Contact us today to find out more.

Fair Wear and Tear: Is It Really Fair?

Nearly two out of every five tenants might be mistakenly losing their deposit money for claims on what is really fair wear and tear, a study indicates.

A survey of 2,000 tenants by Nationwide requesting explanations as to why renters have lost their deposit money found that thirty-nine percent had gotten deductions at the conclusion of the tenancy for basic wear and tear.

fair wear and tear

The research did not delve into the amount of the damage, but comes despite assistance from the deposit safeguards systems declaring that landlords must allow for “fair wear and tear” when considering deductions.

Assistance from the Tenancy Deposit Scheme (TDS) stated this ‘fair’ usage is among the primary disputes.

The TDS stated an adjudicator would permit fair usage based upon the duration of the tenancy, the number and age of the occupiers, and also the quality and state of the property when they first moved in. So clearly, having a thorough inventory is going to clear up at least that last point – if the previous tenants left the property in a bad state, why should the current ones be penalised?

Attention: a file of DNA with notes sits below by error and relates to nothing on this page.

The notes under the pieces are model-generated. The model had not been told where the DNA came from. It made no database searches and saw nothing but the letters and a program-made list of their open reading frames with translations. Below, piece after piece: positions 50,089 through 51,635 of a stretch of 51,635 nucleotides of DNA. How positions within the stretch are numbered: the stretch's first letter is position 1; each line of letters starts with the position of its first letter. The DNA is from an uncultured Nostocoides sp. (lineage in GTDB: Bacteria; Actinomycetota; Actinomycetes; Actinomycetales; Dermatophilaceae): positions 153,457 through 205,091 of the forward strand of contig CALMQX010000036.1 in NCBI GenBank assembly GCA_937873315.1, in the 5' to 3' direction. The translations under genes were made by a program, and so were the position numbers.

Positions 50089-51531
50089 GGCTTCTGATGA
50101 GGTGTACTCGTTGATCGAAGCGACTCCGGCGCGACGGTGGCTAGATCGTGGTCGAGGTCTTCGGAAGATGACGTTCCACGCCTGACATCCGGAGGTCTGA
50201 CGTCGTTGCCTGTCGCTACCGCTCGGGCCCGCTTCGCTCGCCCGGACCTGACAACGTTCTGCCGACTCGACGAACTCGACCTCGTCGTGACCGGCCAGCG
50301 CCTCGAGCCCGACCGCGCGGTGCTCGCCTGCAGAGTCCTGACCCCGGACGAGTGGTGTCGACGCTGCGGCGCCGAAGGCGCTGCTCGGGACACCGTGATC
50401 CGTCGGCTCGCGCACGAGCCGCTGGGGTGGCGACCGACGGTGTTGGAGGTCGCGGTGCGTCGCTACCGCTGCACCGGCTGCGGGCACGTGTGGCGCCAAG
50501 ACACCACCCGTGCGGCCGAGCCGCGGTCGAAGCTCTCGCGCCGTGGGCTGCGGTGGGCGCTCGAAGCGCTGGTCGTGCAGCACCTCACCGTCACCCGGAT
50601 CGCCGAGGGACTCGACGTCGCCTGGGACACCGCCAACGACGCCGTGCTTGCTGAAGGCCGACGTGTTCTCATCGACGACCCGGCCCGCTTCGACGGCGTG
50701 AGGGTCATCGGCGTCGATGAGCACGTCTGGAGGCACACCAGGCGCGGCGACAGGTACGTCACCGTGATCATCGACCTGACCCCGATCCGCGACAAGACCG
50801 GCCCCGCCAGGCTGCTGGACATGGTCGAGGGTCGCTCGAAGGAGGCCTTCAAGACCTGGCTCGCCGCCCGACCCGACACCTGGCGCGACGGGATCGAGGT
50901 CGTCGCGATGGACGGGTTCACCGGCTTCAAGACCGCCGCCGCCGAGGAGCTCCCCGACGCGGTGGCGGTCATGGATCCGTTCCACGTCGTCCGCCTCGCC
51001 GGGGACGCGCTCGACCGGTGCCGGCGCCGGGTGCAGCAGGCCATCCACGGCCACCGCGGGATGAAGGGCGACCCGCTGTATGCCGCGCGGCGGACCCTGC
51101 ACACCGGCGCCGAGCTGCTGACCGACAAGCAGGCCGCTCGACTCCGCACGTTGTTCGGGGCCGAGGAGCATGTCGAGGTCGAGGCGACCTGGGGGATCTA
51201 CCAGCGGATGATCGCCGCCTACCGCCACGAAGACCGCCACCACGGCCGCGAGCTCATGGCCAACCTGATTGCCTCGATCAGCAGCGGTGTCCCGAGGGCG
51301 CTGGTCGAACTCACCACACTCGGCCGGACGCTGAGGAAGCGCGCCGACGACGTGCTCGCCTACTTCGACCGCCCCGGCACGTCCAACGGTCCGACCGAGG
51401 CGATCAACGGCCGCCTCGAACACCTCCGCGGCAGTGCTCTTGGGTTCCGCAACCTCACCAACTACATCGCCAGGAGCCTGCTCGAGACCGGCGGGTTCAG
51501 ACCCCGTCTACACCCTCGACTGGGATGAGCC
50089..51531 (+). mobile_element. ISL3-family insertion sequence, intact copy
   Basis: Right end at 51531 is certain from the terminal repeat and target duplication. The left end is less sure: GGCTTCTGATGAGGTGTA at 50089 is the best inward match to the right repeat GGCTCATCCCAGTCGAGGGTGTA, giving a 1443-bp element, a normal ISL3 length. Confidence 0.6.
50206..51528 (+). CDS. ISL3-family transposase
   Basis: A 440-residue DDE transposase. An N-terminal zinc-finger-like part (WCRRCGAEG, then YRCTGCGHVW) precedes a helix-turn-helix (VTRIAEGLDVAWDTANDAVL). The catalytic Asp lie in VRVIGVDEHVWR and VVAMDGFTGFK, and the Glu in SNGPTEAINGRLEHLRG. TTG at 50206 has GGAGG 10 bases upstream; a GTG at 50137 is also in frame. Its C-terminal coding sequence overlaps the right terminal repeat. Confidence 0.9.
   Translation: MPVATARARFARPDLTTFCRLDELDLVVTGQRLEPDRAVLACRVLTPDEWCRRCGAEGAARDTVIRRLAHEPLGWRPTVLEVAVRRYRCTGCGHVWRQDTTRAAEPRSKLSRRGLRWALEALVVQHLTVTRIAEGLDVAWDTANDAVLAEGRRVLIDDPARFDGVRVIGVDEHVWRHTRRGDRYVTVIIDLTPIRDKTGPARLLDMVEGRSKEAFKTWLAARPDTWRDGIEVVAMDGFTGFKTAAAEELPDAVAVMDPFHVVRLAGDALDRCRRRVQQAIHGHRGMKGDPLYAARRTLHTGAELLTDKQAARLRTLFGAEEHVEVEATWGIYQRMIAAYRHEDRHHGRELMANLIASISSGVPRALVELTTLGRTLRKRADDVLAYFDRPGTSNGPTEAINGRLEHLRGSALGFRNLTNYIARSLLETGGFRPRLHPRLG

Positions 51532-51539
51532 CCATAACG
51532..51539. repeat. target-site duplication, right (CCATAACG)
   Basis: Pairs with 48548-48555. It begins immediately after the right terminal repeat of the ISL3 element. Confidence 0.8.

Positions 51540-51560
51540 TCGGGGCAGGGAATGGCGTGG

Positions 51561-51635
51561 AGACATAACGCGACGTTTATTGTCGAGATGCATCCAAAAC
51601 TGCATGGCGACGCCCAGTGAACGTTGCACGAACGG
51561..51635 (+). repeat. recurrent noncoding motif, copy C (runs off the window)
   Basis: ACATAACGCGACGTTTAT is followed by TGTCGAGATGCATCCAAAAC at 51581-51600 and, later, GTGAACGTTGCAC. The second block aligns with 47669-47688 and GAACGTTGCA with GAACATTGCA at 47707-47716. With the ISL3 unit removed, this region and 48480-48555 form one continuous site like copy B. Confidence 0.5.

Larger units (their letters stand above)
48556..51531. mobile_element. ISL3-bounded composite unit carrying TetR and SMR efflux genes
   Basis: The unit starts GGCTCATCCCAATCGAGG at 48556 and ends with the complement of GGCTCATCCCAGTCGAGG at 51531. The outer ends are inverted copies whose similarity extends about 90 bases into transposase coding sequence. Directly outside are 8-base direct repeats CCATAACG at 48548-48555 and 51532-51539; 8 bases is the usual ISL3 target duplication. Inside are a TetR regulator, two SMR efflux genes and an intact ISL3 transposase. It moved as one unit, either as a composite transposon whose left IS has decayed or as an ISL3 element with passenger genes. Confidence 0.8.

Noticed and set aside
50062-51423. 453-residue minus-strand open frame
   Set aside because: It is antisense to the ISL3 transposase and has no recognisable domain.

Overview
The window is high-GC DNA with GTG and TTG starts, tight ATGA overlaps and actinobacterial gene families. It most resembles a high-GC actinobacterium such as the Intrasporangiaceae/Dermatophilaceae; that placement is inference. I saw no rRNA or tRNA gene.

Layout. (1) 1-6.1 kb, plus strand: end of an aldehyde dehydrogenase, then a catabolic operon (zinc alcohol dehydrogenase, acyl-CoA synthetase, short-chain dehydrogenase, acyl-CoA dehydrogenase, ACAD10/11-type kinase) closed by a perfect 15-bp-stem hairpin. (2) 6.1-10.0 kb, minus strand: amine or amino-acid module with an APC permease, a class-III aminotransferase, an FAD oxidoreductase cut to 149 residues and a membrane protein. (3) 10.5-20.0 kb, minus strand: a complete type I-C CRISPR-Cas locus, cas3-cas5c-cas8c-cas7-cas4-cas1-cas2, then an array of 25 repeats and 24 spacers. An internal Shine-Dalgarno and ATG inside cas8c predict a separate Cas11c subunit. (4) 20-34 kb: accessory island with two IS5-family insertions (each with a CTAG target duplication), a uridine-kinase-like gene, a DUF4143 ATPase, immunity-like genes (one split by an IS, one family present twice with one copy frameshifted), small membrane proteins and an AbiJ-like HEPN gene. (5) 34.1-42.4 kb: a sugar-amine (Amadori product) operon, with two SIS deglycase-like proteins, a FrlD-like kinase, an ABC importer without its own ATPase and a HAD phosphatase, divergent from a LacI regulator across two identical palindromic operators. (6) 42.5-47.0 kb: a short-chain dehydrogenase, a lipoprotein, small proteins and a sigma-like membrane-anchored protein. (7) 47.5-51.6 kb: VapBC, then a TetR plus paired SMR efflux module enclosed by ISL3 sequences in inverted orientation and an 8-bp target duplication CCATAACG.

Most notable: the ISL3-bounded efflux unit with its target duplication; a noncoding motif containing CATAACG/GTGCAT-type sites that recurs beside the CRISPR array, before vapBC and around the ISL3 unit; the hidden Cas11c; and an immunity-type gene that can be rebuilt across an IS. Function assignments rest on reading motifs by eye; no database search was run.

This was not the sole reason behind deductions, with forty-one percent losing money due to lack of cleaning (and this number rose to sixty-eight percent for 18 to 24-year-olds).

One in seven had at least part of their despoit debited for redecorating expenses and twelve percent had been charged for damage to contents. Another five percent needed to cover damage to the building itself, and four percent had cash taken from their deposit for rent arrears.

When tenants did get their deposit returned, the typical time it took was 1.8 weeks.

Nearly half (forty-six percent) of private renters surveyed received the deposit back within 30 days of leaving, and almost one in five (eighteen percent) have been created waiting even more than three weeks along with an additional one in twenty five (four percent) waiting for over six months.